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Why We Decided To Homeschool

Our kids are currently seven, five and we have a busy toddler. Our eldest two did a relaxed three terms of play school at my dear friend’s play school in Port Elizabeth, during the lockdown year of 2020. We moved back to the Overberg in January 2021 and have kept them home ever since.

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So here’s the funny truth. We always planned to send our kids to school… until we didn’t. Back story, Pieter and I decided quite early on that we were willing to make financial sacrifices so that I could be a stay at home mom. Having mom present and available for most of the day throughout our kids’ formative years was important to us. I loved being home with my babies, leaning into the beauty of mundane routine. We enjoyed a slower pace, playdates and just the togetherness of doing everyday life. I started noticing that more and more of their toddler buddies were heading off to play school most mornings, from around the age of two or three already. It felt as though the ‘school going age’ had become younger and younger. We prayerfully carried on as we had set out, to keep our littles at home until they had to go to school.

 

Being a deep diver, researcher and somewhat of a podcast enthusiast, I would learn from moms I admired as they shared and taught about life, motherhood and all the things in between. It strangely seemed that most of them were homeschooling. I found this super confusing to be honest. I ignorantly believed that the only children who homeschool are those who can’t go to school because of a learning limitation or a behavioural reason. Plus I foolishly thought that all homeschool’d children would turn out socially awkward. (I’m giggling out of embarrassment writing this in real time). I started feeling God speak to me about opening my heart and mind to homeschooling. It was a strange nudge, I wanted to ignore it and go with the familiar schooling path that I had walked and loved. But the more I considered and looked into schooling options the more my heart would find rest in the thought of homeschooling.

 

Our kids are currently seven, five and we have a busy toddler. Our eldest two did a relaxed three terms of play school at my dear friend’s play school in Port Elizabeth, during the lockdown year of 2020. We moved back to the Overberg in January 2021 and have kept them home ever since. I’ve definitely had days and even weeks of considering sending them to school, but then I think of everything we would have to give up. Slow mornings, quality time together going through daily rhythms, hours of fostering sibling bonds, the incredible feeling of experiencing your child learn something new, flexibility to change up our day, spontaneity to skip school and adventure to the beach or the forest on a warm day, taking school outside the home and experiencing things in real life and not just in books. Even giving up the harder things would make me sad. I love that I’m always near to correct and walk through unkind behaviour, to get completely overwhelmed by all the curriculum options just to stop, cut back and reframe our days. I’m learning alongside my children and often joke that I, as a former school teacher, need to do most of the unschooling to truly enjoy and make the most of this beautiful way of living and learning.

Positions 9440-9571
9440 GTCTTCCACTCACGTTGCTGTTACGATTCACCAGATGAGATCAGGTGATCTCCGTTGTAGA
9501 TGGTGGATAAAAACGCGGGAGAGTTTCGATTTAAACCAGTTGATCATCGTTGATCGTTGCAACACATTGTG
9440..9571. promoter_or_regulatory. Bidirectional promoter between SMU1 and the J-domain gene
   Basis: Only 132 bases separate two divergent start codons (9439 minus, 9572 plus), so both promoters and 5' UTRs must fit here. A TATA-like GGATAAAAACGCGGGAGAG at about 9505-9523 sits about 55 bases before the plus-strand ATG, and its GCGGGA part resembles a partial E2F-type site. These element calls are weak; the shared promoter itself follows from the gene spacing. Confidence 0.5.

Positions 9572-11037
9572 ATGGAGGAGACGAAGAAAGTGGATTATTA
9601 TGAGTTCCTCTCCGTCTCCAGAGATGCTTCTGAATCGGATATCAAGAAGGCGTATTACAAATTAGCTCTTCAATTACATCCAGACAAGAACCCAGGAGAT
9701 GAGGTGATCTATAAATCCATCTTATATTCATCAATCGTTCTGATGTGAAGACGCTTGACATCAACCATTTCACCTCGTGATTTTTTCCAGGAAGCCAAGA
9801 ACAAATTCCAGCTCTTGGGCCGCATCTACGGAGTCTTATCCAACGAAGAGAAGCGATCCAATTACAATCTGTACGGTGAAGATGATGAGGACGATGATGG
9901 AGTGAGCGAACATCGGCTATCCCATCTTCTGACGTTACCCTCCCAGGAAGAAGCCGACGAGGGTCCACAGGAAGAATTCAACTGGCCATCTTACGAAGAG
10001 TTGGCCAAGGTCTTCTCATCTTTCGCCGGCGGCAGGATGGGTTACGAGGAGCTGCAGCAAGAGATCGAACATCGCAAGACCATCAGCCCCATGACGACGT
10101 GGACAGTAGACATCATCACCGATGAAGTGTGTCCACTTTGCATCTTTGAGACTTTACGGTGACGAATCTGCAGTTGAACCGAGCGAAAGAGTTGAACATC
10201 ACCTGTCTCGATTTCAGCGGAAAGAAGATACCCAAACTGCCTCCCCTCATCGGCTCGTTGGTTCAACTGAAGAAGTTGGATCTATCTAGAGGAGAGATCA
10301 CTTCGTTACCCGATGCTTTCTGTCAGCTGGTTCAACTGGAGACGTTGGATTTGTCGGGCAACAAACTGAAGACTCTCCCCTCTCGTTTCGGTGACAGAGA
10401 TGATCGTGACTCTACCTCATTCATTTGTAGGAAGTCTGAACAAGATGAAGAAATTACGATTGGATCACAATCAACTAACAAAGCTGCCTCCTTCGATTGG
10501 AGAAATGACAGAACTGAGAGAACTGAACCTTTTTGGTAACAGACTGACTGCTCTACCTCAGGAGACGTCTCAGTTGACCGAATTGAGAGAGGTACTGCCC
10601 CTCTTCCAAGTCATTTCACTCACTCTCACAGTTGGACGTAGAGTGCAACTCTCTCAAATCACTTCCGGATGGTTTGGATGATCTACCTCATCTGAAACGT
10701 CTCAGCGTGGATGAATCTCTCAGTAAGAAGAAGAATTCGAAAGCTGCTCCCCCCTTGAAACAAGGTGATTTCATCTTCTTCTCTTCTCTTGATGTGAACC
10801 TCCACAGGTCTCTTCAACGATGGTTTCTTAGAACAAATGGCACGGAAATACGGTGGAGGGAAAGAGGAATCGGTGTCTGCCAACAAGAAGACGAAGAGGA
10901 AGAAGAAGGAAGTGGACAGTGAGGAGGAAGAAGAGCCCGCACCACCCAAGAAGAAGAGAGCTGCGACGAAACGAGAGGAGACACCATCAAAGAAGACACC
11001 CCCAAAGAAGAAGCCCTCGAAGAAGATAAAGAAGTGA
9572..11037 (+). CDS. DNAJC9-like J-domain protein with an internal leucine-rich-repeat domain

I’ve thought and learnt a lot about homeschooling over the past few years and have come to the conclusion that it’s an ideal way of educating children. However, not all homes are happy and safe, and some children are better off at school. I’ve also felt a strong conviction not to idolise homeschooling, to always be open to God calling us to a season of school. Obedience will always trump my idea of what’s right for our family. This journey has also shifted my views regarding children and outsourcing many of our parenting roles. Whether you homeschool or not, you should still take responsibility for your children’s education. You can get involved in their school, encourage a love for learning, curiosity and even look into many beautiful principles that a homeschool day includes. Lastly, without a shadow of a doubt I believe that every mom is perfectly created and capable to homeschool her children. Homeschooling has brought me to my knees in surrender and radical responsibility. I’m forever thankful that I heard that still small voice whisper the thought of a homeschooled life into my ear. I’m also thankful to the mothers who have gone before me, who have opened a window (many through Instagram, vlogs and podcasts) into their homes and outdoor adventures. They’ve encouraged me to see childhood in a new way, something to protect, cherish and slow down.

 

 

The original mothers I listened to for hours, bought their books and read all their blog posts were Sally Clarkson, Jody Mockabee, Ruth Chou Simons and Ainsley Arment. You can find them on Instagram or a quick google search. If you have any questions about homeschooling or our lifestyle in general, please comment below. I’d love to open a window into our homeschool life and encourage a fellow mother through honesty and maybe even a little spicy food for thought here or there. Be blessed.

 

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office@themomarchive.co.za

Thank you Beth for this beautiful blogpost. We look forward to your homeschool series and know it will help so many parents.

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